Often, this semicircle appears on icons which illustrate miracles performed by saints. For example, in the “The Miracle of St. George With the Serpent,” this heavens depicted in the corner suggest that the miracle, the slaying of the dragon, happened by the will and grace of God, and not by the strength and skill of man.
5. Crowns of Glory: How to Tell Who is a Saint
The nimbus, or the golden crown (also known as the halo), became the main sign of holiness in the language of icons. Saints in Russia are very rarely depicted without this most important attribute.
However, in some gospel scenes (such as The Last Supper, the arrest of Christ in the Garden of Gethsemane, The Entrance into Jerusalem etc.), the apostles are usually deprived of halos. This means that before the Savior’s resurrection, they were still simple people on their journey to becoming great pillars of faith and grace.
But on the last icon of the Gospel cycle, “The Descent of the Holy Spirit”, where the disciples of Christ receive the gift of speaking tongues, and become apostles in the full sense of the word, halos crown their heads.
On Christ’s halo, a geometrically drawn cross is visible – a symbol of His passions, resurrection and salvation.
Although images of God the Father in human form were considered non-canonical (not allowed by the church) they nevertheless became widespread from the 16th century onward. On icons, He is depicted with an eight-pointed halo: the interchanging blue and red rhombuses signify the earthly world and the heavenly world created by God.
6,What the presence or absence of a beard can tell you about a saint
In ancient Russia, a beard was considered the most important attribute of a grown man. “Beardshaving” was condemned as a sin, for medieval Russians could not conceive that a man might willingly alter the image of God.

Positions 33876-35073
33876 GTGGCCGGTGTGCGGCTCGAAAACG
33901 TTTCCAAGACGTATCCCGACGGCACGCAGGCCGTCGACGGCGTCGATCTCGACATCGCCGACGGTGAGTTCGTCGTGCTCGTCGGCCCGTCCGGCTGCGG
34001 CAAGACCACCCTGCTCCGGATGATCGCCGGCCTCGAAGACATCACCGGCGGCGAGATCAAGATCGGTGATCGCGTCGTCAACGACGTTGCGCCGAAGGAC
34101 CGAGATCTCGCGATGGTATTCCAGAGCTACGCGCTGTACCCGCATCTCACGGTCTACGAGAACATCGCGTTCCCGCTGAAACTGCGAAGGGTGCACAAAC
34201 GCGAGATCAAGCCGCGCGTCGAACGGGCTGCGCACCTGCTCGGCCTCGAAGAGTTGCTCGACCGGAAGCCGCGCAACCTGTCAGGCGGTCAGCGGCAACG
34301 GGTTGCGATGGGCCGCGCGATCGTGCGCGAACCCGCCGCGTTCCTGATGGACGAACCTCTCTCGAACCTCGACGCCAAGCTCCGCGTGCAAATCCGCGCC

Their logic was simple: Christ wore a beard and the Creator rewarded men with a beard for a reason. In shaving a beard, a man thus deprived himself of an important sign of strength and masculinity.
Not surprisingly, almost all holy men were depicted on the icons with beards. The absence of a beard on a saint usually symbolises young age.
The lack or presence of a beard becomes especially useful for establishing the identities of brother-saints on icons. Only with the help of the beard, one can immediately differentiate the elder from the younger brother; their faces are typically otherwise identical.
For example, the princes Boris and Gleb, who were killed by an order of their malicious brother, can be easily distinguished from each other precisely on this basis: the younger one, Gleb, unlike the older Boris, does not wear a beard. The same holds true for the holy brothers Flor and Laurus, greatly celebrated in the Russian land.